"It's just a first job, so who cares if it's not that great, right? Well unfortunately, wrong. A new study finds that bachelors degree recipients whose first job does not require a degree harm their career for years to come. In fact, they are likely to remain "underemployed" even 5 years later, and their earnings remain lower. So, it's important to get the best first job you can. While gaining knowledge in the classroom is important to succeeding in a career, job search skills are important to launching your career. You have to land the job before you can succeed at it! As with many things, "Three Ps" are key: Purpose, Preparation and Persistence.
Purpose: Don't just apply for or take a job because it's open. It needs to have a purpose on your career path. You're basically building a house-- throwing a random boulder in the foundation will not help it stand-up well. Developing a resume throughout college with relevant internship and job experience will help, not only for the knowledge you gain but also for the contacts. Ultimately the contacts you make, and the impression you make on them, will be the key factor in gaining both your first and future jobs. Along with the resume, while you're in college develop a LinkedIn profile, join relevant groups and attend trade shows and professional association meetings if possible.
Preparation: Develop a strong, results-oriented resume and cover letter, your "elevator pitch" and possible interview answers to highlight your unique abilities. Tweak them as necessary to align with your target companies and job postings and seek help editing and practicing until you feel comfortable. Also realize that even within a department, different types of jobs have different unspoken dress codes. Do your research and dress accordingly.
Persistence: Nothing of value comes easily, including a desirable job. Even with a tight job market desirable jobs will always be in short supply. Keep at it, set weekly goals, and realize that you are learning what works-- and doesn't-- with each step.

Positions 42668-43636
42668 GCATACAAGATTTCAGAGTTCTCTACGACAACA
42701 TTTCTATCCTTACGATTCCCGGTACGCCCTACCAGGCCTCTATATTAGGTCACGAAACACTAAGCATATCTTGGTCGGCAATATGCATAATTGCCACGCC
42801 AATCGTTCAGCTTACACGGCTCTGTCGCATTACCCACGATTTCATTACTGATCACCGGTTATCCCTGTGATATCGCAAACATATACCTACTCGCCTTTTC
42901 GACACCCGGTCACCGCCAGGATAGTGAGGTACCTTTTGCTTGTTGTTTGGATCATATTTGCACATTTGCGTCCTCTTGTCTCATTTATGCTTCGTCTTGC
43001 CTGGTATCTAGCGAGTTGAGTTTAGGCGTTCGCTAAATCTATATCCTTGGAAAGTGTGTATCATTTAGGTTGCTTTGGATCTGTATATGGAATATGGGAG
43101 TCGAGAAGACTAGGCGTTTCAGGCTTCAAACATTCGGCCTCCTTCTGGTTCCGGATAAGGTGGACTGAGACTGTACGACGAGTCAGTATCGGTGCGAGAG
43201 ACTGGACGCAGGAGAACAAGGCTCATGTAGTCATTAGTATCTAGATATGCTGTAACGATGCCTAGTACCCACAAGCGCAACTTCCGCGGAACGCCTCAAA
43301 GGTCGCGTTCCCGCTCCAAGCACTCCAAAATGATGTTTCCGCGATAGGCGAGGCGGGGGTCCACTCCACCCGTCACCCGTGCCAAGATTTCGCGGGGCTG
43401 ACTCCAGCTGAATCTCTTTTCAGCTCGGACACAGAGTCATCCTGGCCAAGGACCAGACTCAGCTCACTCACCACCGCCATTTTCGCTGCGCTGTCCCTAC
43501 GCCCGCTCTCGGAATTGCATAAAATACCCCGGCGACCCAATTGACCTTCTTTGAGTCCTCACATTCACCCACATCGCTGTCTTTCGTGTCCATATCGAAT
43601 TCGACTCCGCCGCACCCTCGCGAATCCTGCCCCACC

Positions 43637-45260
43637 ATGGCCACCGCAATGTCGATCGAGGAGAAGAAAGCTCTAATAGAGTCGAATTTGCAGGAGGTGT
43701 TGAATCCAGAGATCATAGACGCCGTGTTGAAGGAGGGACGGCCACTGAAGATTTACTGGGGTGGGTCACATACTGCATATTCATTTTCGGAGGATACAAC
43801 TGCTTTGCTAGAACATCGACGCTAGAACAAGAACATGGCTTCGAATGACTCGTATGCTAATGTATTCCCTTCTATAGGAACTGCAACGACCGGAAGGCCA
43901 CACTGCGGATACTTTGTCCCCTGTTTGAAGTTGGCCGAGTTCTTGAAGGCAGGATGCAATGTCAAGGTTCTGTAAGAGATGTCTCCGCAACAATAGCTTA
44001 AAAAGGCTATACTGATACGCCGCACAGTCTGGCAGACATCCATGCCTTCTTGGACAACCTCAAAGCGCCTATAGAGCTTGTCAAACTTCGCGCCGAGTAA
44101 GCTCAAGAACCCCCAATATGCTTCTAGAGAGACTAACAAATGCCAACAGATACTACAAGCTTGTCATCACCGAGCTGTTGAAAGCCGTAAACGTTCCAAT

You have a lot of competition, so it's imperative to stand-out from the crowd. You need to go beyond the standard advice of college career offices, and customize both your search and your tools (resume, interview answers, etc.) to highlight your unique skills. Spending a few hours with a professional career advisor and receiving personalized help is a good investment in your future.
Three Tips for the Most Common Interview Question!
"Tell me about yourself." This dreaded question opens many interviews or networking meetings. Where do you start? Three tips will help you nail your response.
While it's obvious not to start with your place of birth and summarize your life to present, what do you say? Because you know this question is coming, it makes sense to be well prepared.
1) Be Focused. Frame your response in terms of the job and company for which you are interviewing. If it's a sales job, talk about how you loved selling Girl Scout cookies, Boy Scout popcorn or candy canes for a school charity. (If you didn't love any of these, you might want to rethink your interest in a Sales job.) Read the job requirements and think about how they fit with your skill set. For example, many jobs require administrative prowess, so in this case you could give examples that highlight your organizational abilities.
2) Let your personality come through. Your answers should be informative, but ultimately a company is hiring a person. Let your humor, love of travel, sports or another aspect of your personality show.
3) Try to mention an interest or passion that communicates a positive trait that your resume can't, such kindness, empathy or teamwork. Do you walk dogs for a local rescue? Stay after meetings to help clean-up? Be direct but low-key. For example: "Headlines get the buzz, but one thing that is really important to me is pitching-in on even the small things. I want to make sure people feel supported and the job is done well."
And of course, practice!
Your resume has made it through the screening process! Congratulations! Now it's on to interviews. Interviews are exciting but also somewhat unnerving. This week's post includes 5 tips to guide you towards interview success. Be sure to come back next week for additional tips!
1) Do your homework.
One of the biggest complaints of hiring managers is that many candidates know very little about the company they are interviewing with. Make sure any question you ask could not be answered by perusing publically available information such as the company's website. Look at the company's social media feeds as well.